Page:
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Staffordshire barrel-shaped redware small teapot and cover, circa 1770, with straight tapering spout and loop handle, the rounded body with mould-applied decoration consisting of four main sprigs of ladies, a central symmetrical diamond-form motif of floral scrolls, the rim with scrolling leafy garlands and trellis knots, the lid with three further scrolling motifs and surmounted by a finial, the base impressed with a pseudo-Chinese mark.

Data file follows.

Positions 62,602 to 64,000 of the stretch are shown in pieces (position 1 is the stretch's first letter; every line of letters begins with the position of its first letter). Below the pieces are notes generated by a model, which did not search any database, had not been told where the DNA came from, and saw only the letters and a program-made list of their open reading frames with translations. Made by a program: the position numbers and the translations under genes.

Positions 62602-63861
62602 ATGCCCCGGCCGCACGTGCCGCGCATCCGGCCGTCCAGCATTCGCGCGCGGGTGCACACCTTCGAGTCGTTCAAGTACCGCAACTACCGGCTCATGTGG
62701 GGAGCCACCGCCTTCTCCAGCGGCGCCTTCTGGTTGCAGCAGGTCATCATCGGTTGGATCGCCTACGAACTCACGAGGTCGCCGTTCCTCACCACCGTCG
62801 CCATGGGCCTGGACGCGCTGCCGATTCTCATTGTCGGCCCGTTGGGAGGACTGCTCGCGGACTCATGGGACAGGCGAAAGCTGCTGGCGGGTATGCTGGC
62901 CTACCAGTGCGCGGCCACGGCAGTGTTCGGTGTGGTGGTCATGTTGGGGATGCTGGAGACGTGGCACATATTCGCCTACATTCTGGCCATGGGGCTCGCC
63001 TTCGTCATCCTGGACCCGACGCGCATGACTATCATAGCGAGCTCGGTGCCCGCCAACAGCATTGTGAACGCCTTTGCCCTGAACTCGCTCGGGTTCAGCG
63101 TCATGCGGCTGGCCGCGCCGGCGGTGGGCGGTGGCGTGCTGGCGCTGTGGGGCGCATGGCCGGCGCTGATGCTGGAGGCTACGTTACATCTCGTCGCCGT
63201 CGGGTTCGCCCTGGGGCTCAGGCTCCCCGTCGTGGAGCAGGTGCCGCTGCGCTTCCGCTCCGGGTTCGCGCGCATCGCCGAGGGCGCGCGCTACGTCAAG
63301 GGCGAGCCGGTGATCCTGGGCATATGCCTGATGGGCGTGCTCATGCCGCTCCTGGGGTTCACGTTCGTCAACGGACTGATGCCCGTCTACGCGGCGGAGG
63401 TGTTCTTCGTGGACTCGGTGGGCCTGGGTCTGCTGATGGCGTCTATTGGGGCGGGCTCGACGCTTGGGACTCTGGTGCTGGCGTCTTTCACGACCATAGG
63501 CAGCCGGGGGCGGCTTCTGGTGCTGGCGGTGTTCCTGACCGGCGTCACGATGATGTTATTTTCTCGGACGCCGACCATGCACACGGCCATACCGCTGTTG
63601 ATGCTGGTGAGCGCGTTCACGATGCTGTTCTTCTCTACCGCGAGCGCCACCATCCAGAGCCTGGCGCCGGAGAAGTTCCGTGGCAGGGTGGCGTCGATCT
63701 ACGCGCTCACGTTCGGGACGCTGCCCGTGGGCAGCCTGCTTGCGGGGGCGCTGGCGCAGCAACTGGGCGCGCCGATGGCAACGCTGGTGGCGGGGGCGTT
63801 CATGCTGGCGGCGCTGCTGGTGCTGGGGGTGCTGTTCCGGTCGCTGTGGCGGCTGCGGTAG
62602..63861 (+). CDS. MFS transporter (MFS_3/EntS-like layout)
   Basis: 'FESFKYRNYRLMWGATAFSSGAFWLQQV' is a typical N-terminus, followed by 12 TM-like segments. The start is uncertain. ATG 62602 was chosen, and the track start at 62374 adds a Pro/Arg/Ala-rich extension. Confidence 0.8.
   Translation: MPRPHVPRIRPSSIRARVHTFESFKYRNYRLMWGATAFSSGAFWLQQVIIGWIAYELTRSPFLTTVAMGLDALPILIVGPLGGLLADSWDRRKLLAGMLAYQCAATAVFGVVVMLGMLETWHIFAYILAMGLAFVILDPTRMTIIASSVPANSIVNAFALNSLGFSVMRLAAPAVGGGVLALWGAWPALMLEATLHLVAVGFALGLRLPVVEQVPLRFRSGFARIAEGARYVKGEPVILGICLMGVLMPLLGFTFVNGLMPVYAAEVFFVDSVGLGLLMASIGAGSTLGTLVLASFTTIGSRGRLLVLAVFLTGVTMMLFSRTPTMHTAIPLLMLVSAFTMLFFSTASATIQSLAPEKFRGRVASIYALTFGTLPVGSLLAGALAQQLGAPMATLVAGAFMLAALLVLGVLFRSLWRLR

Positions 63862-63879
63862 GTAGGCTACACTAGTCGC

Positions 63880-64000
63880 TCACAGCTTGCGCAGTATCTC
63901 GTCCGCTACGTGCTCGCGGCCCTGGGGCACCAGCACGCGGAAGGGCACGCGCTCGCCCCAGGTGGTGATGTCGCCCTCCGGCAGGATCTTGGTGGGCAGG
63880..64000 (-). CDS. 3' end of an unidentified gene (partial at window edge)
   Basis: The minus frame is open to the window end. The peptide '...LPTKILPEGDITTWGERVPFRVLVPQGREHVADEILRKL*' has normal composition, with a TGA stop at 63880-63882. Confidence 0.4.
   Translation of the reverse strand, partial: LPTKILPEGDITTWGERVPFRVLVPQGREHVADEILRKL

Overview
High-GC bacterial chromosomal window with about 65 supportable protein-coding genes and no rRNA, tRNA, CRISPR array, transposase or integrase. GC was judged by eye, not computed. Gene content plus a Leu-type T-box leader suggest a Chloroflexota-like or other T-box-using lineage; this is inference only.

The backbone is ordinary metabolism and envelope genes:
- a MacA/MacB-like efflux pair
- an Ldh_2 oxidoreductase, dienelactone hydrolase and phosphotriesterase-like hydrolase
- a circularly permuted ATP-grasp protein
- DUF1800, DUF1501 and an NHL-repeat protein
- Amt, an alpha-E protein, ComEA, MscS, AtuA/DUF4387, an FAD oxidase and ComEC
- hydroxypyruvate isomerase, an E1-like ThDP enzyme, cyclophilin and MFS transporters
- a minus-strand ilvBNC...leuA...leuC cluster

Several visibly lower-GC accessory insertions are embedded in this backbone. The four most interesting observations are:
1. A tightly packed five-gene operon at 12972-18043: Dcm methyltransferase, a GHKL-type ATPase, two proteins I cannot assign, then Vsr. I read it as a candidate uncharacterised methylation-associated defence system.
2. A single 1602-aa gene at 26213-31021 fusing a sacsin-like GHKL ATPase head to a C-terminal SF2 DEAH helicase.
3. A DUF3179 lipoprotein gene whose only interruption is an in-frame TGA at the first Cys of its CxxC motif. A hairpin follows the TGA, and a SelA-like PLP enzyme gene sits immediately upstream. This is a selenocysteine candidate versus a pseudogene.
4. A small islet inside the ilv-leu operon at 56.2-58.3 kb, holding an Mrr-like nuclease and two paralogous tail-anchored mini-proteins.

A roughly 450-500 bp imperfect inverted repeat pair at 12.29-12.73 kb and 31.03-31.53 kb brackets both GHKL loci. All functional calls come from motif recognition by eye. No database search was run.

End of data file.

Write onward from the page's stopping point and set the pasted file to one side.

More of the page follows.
Amongst the many European craftspeople who migrated to England upon the accession of Mary and William of Orange were the Dutch Elers brothers, John and David. Silversmiths by trade they turned to pottery, and set up in Staffordshire, producing a variation of the redware style which had been developed in the Netherlands in the late seventeenth century. Though redware had initially developed in imitation of imported Chinese Yixing teapots, English manufactories, while retaining stylistic references to China (see the pseudo Chinese-seal on this example), developed their own innovative techniques and distinctive styles.
See Rackham, Bernard, ‘Early Staffordshire Pottery’, London: Faber and Faber, 1951.